Book your cooking class on Saturday 21st december 2:30 Pm to learn cooking this delicious traditional Neapolitan home-made pasta
Scialatelli is a recent innovation, compared to many other pasta shapes from Italy. The Italian chef Enrico Cosentino first devised it in the late 1960s in his native Amalfi, while working in a local restaurant, and it gained him recognition for it in 1978, when he won the Entremetier prize in an international culinary contest. He tells that he invented scialatielli to lose time because he had nothing to do. Anyway, the invention took 3 months of experiments to reach the result that we eat nowadays.
It is a type of thick and short linguine-like pasta featuring a rectangular cross section. It is typical of modern Campanian cuisine, having originated on the Amalfi coast as a chef’s specialty but it has also spread in nearby regions such as Calabria and Basilicata (respectively, in the area of Catanzaro and Potenza).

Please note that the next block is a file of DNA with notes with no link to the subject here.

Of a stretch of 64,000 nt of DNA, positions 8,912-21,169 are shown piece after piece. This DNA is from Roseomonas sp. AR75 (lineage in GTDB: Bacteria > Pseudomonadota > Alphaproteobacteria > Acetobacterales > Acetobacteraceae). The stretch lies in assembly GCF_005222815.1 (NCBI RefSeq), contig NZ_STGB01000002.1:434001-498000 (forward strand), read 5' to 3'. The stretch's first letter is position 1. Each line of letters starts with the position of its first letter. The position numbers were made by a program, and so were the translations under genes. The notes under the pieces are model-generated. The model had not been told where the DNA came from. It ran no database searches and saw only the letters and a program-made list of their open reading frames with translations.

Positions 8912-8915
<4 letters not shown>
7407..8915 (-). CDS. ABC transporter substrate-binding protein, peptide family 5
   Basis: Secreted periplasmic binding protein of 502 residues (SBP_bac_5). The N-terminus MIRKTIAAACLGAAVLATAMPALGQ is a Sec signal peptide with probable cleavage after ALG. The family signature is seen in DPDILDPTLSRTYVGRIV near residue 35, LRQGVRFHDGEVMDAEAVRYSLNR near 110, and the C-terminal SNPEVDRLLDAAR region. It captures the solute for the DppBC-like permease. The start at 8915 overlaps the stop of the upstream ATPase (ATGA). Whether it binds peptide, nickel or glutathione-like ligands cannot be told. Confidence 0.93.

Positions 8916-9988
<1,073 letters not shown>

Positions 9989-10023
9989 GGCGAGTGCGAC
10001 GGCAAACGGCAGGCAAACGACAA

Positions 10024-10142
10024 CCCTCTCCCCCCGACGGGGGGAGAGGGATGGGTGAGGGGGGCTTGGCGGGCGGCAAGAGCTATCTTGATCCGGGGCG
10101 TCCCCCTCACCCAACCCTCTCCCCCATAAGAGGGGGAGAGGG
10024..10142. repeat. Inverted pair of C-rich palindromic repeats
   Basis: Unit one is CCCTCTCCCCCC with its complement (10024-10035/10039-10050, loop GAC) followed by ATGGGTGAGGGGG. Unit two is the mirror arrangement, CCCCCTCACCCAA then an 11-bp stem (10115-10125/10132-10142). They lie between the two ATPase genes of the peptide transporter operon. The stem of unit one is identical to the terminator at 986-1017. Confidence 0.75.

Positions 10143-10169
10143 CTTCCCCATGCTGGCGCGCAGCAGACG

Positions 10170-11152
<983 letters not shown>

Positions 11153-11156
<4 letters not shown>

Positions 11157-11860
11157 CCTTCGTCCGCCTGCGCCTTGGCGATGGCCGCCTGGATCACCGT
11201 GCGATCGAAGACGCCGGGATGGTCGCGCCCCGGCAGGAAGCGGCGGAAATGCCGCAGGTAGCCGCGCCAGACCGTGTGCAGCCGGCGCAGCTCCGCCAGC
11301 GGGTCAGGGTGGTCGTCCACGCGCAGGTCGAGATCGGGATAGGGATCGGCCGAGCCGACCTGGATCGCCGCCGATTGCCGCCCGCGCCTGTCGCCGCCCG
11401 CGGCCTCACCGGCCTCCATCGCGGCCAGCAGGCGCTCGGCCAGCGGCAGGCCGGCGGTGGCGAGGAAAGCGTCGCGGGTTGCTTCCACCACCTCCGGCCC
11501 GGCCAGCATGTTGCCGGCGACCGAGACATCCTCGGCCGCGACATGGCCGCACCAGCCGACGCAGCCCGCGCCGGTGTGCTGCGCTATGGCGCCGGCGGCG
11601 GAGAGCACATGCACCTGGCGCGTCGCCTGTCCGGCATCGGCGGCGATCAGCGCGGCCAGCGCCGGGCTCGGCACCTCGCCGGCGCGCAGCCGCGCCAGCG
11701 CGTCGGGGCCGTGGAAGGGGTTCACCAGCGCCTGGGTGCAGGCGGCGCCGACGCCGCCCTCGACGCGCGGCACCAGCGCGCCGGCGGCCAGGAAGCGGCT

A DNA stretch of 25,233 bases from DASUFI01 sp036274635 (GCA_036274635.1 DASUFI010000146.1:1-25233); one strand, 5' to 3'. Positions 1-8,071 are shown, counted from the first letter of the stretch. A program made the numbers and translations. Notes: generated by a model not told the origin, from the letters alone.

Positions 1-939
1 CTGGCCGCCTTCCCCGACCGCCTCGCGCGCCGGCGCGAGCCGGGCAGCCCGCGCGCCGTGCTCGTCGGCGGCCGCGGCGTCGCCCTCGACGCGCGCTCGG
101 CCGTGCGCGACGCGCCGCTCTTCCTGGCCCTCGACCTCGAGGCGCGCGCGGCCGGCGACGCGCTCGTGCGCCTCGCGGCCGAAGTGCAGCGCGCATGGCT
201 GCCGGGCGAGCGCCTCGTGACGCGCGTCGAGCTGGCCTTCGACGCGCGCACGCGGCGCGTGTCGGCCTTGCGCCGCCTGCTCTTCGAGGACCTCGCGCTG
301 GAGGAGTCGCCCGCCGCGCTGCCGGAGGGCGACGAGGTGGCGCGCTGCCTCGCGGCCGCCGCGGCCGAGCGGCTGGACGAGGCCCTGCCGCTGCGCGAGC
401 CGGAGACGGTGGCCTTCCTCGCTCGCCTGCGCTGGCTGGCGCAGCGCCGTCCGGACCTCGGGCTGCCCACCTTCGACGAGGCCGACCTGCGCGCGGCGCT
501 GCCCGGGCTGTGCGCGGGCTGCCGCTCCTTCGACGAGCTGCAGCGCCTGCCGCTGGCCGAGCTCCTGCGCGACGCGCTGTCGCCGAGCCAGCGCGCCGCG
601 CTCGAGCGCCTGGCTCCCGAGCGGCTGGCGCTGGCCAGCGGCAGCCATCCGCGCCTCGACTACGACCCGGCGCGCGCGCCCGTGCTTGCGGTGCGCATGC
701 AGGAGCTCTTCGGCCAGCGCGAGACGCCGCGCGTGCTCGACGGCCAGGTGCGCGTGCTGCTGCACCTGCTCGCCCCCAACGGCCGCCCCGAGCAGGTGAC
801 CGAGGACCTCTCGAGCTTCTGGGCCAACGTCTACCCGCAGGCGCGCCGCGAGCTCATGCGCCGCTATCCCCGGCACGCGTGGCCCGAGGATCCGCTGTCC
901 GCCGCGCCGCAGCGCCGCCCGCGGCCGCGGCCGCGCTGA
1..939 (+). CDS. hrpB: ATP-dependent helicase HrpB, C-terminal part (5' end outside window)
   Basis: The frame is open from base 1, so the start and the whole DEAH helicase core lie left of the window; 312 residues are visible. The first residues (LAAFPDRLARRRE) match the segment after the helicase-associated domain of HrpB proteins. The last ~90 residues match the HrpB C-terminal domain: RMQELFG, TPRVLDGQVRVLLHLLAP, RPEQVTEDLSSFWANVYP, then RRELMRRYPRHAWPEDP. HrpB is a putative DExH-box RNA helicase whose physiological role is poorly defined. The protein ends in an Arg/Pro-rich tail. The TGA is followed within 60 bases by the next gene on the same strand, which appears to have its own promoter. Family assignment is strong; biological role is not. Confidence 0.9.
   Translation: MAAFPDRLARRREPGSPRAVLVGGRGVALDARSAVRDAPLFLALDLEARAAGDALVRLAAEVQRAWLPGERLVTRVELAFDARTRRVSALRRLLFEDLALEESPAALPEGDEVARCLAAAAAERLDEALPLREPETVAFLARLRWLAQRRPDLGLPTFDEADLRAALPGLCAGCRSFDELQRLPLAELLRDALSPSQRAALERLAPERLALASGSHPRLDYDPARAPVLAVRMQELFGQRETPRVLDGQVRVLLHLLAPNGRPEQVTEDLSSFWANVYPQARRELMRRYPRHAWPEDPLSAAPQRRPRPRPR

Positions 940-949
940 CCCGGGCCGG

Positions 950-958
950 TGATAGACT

Scialatiello (singular for scialatielli) may come from Neapolitan words scigliatiello or sciliatiello, a derivative of the verb sciglià (“to ruffle”), and it roughly translates to “ruffled”: just like ruffled hair, scialatelli indeed look like “ruffled” strips of pasta when set in a dish, as each strip has a slightly irregular shape after being hand-made and plainly cut by a kitchen knife. Another theory about this pasta name is that it comes from Neapolitan scialà (“to enjoy”) and tiella (“pan”), though it rather sounds like a folk etymology resulted from a linguistic corruption of the original word.
Scialatielli perfectly match with seafood, but you can taste its incredible tastiness also with a simple tomato sauce.